Been riding for 50 years on/off road and still screw around with this. And I love a good mud race off road. If you can buy a dirt bike and ride off road. It's the best way to learn control of a motorcycle in adverse conditions.

Have fun and approach it without apprehension. Pay attention to what the bike does and what you do to control it when things get dicey. learn to ride well and you'll ride for a long time.
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Old 12-04-2012, 05:44 AM   #25
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Reduced Visability makes iding dangerous. Cars cannot see us, This is partially due to the rain itself and compounde by the spray off the rear tire of the bike.

Several years ago myself and my cousin were riding matching bikes back from Albany in the ouring rain. We were being followed by my wife in the car. She made sure to tell us at the first stop that she could not see my cousin as the spray masked the tail light and made it impossible to see him or his bike. On the other hand she could see me, to be specific my lights. I had removed the rear turn signals, and replaced them with a set of front signals so they acted not only as turn signals but also as marker lights. The marker lights set out to the sides of the bike where the spray was not as think could be seen.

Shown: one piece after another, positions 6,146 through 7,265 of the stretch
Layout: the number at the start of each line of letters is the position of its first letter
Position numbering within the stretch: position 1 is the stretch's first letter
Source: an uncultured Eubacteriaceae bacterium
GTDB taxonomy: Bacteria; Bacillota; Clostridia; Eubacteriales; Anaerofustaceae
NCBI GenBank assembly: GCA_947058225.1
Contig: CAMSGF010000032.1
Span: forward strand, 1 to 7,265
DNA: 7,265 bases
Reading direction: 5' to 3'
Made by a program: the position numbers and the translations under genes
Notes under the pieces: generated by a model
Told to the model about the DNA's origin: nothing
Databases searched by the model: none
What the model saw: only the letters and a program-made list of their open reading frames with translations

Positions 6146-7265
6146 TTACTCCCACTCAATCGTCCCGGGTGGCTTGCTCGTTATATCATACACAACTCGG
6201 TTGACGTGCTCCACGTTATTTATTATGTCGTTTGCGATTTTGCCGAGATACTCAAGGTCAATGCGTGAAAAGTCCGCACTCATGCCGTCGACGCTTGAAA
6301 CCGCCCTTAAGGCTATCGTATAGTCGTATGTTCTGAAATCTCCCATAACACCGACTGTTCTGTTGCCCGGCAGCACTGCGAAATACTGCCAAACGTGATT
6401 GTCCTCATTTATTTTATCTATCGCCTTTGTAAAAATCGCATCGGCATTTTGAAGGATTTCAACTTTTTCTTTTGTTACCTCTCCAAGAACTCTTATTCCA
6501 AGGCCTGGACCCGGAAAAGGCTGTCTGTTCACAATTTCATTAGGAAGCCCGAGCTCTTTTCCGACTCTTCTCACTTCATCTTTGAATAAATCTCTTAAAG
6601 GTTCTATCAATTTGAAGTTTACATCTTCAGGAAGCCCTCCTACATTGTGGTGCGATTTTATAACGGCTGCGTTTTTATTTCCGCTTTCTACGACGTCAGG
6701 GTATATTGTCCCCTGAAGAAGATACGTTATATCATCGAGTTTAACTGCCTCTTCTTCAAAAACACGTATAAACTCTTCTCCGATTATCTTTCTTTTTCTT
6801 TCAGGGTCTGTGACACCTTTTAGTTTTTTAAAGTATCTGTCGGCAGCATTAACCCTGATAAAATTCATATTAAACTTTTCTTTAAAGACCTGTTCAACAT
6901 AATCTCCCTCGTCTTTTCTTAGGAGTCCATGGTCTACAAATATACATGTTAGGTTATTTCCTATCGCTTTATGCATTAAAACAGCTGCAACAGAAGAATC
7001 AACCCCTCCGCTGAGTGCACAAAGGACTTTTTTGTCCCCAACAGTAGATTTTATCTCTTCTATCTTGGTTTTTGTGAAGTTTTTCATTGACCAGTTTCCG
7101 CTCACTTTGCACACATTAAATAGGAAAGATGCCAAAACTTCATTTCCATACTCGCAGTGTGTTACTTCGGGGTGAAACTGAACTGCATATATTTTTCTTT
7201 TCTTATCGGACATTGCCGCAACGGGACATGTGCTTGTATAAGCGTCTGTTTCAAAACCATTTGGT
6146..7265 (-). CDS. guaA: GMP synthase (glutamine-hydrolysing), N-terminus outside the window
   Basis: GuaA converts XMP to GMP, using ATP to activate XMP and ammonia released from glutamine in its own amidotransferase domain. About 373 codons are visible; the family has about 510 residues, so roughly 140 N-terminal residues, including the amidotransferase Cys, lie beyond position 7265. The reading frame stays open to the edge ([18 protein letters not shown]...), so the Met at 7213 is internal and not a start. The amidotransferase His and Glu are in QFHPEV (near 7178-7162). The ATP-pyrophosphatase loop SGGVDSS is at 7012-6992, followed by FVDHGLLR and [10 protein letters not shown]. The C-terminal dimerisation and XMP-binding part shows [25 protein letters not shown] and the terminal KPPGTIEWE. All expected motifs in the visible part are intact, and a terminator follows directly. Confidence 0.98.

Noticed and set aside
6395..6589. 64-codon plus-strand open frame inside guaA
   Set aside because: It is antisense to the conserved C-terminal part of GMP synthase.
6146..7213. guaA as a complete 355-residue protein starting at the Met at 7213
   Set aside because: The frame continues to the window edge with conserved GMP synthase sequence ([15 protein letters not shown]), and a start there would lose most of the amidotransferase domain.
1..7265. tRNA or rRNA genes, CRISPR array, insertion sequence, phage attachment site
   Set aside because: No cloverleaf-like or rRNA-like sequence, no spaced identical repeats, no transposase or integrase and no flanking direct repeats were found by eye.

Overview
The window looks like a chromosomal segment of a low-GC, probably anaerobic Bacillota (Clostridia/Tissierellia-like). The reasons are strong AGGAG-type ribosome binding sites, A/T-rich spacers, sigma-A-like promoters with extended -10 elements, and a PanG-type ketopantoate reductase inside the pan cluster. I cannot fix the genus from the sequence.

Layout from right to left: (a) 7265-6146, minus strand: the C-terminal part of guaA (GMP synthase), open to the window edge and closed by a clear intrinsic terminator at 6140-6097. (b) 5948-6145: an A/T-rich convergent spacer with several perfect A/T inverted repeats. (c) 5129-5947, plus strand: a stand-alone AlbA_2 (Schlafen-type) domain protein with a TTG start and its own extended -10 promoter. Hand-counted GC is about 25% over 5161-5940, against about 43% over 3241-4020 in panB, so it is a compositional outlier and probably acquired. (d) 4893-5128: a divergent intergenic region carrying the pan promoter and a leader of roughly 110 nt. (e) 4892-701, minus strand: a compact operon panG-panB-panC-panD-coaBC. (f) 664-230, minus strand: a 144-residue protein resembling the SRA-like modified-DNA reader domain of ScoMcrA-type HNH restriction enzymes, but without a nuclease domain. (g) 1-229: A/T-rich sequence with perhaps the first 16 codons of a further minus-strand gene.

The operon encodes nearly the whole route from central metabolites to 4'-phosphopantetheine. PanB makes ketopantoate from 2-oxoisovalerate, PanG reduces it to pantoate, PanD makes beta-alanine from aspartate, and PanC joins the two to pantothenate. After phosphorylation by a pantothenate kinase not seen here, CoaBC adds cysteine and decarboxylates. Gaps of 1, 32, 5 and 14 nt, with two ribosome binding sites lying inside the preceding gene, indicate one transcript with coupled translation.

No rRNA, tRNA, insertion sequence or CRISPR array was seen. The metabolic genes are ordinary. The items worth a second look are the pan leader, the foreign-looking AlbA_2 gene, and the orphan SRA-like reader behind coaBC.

Since this we have converted the rear lights on all the bike we ride to aid in being seen in adverse conditions.
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Old 12-04-2012, 06:27 AM   #26
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Quote:
Originally Posted by Kommando View Post
Grip in rain can be fine. It can also disappear in a split second. I don't worry about traction much on the slab. My bike's not as likely to hydroplane as a cage and the turns are rarely very sharp at the speed limit. My main concerns are lightning, visibility (seeing and being seen), paint, metal, contaminants, and cagers being stupid. Rule of thumb for traction is to ride like you're driving on snow...all inputs being smooth, give yourself plenty of room for avoidance, and slow down for turns in case traction isn't as good as you thought it was. Paint, metal, or contaminants can be SLICK when wet.

As for being seen, I wear hi-viz/reflective, my bike is lit up on all sides, and I keep a slow weave in my lane going to create lateral motion.

Stay aware, using your peripheral vision and mirrors. Use a pinlock or some other anti-fog solution that works for you.
Bolded fer importance; the street is not the track! Grip can vary a lot on the street.
Last weekend I dun rode my favorite twisties after sum serious rain storms. The clean wet parts had excellent grip, butt there wuz also corners where mud, rocks, tree branches and other debris were in the road. (Much less grip on muddy roads w/ leaves 'n shit)